The researchers who captured the first-ever images of a black hole don’t plan to rest on their laurels.
Yesterday (April 10), the Event Horizon Telescope (EHT) collaboration announced that it had photographed the contours of the supermassive black hole at the heart of M87, a huge elliptical galaxy that lies 55 million light-years from Earth.
Those contours outline the black hole’s event horizon, the famous point of no return beyond which nothing, not even light, can escape.
The epic achievement further bolsters Einstein’s theory of general relativity, which describes gravity as a consequence of the warping of space-time. And the newly unveiled images should help scientists better understand how black holes tick, and how the biggest ones — such as the M87 monster, which harbors the mass of 6.5 billion suns — shape the evolution of their host galaxies, scientists said.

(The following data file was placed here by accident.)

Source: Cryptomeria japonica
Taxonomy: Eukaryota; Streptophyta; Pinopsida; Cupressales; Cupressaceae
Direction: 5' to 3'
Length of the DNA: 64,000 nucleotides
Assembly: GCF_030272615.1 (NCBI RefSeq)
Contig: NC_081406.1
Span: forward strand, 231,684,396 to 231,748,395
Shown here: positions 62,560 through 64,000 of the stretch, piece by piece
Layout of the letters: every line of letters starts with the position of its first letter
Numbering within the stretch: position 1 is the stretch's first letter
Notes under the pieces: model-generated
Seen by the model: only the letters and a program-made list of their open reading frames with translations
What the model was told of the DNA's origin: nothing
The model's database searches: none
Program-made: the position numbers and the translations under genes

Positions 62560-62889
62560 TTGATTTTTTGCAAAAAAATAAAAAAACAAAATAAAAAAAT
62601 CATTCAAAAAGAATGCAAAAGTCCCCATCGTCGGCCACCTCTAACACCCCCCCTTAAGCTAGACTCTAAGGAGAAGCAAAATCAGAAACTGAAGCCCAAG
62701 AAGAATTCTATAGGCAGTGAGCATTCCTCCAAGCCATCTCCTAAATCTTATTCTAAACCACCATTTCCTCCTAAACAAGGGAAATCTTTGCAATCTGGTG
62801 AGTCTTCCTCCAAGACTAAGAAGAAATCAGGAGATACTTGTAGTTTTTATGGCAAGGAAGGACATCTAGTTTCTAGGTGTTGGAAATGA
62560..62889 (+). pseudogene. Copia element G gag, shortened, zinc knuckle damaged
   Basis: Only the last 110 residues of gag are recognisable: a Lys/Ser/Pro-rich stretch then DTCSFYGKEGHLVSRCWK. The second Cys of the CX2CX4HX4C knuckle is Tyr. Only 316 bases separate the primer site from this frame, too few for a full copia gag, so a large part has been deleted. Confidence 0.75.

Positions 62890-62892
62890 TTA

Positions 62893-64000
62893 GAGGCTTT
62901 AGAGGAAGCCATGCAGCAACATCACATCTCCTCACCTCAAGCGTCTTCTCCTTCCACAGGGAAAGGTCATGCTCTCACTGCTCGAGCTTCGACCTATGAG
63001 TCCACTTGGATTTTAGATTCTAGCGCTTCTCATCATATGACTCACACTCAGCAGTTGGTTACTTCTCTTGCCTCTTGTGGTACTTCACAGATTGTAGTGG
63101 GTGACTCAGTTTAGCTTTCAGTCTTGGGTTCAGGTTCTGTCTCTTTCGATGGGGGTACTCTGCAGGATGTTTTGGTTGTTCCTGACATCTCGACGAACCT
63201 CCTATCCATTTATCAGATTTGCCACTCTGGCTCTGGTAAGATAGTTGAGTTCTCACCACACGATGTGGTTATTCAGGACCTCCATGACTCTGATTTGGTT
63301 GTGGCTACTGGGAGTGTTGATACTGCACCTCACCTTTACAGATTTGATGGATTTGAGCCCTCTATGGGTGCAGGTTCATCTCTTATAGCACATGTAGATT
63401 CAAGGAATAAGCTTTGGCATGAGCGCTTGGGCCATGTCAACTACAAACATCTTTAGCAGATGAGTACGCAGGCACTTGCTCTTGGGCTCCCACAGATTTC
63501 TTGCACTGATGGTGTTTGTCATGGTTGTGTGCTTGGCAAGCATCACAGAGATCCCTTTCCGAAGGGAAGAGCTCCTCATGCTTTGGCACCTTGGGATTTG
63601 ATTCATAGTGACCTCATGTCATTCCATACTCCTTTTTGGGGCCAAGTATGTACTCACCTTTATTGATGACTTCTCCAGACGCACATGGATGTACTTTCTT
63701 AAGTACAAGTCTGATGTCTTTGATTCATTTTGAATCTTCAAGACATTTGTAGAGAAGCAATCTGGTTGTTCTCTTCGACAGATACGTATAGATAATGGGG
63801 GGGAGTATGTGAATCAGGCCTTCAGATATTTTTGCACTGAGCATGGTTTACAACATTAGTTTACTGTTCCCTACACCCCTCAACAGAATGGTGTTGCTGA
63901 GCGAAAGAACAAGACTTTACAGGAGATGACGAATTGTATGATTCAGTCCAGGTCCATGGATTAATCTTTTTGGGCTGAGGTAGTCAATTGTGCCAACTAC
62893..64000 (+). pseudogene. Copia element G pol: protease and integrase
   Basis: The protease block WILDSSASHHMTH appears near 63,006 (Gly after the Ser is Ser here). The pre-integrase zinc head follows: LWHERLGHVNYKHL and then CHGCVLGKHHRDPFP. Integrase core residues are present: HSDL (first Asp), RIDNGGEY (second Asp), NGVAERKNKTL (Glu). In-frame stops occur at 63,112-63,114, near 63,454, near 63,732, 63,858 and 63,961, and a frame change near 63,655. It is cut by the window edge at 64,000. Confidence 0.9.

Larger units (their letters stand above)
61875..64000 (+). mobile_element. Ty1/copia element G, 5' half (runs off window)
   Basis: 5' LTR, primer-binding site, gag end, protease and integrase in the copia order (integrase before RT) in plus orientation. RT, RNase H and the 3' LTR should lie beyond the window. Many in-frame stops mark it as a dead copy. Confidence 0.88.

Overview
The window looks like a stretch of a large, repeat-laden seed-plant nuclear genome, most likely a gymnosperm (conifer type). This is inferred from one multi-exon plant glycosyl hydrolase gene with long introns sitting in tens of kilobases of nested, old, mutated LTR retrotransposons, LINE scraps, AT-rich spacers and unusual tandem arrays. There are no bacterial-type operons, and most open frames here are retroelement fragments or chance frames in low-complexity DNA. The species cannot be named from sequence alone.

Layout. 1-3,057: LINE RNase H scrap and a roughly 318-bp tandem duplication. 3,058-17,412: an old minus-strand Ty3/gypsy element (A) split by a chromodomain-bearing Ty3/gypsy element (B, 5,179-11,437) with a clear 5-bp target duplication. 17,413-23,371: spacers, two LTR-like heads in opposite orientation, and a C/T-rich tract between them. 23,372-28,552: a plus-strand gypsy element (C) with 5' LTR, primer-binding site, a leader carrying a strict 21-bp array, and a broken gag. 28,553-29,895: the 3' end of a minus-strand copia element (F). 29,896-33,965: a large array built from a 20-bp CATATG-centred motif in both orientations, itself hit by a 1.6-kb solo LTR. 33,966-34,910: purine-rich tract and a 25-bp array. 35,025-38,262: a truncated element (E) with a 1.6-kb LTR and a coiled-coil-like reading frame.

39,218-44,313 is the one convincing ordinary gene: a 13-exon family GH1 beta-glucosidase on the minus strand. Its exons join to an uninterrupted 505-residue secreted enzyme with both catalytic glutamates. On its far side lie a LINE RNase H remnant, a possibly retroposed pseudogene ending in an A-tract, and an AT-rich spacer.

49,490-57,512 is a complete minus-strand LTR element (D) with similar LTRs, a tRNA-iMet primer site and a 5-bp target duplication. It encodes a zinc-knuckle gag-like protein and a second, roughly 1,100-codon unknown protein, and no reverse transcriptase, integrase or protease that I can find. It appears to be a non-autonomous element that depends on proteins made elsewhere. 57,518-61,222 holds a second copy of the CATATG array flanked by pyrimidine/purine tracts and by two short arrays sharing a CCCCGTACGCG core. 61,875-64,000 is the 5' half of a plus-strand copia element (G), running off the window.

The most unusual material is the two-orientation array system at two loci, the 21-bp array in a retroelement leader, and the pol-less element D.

But that doesn’t mean the project’s work is done — far from it. For example, it should be possible to sharpen the existing images using algorithms, EHT director Sheperd Doeleman, of Harvard University and the Harvard-Smithsonian Center for Astrophysics, said during a press conference yesterday.
And we could soon get a look at another black hole as well.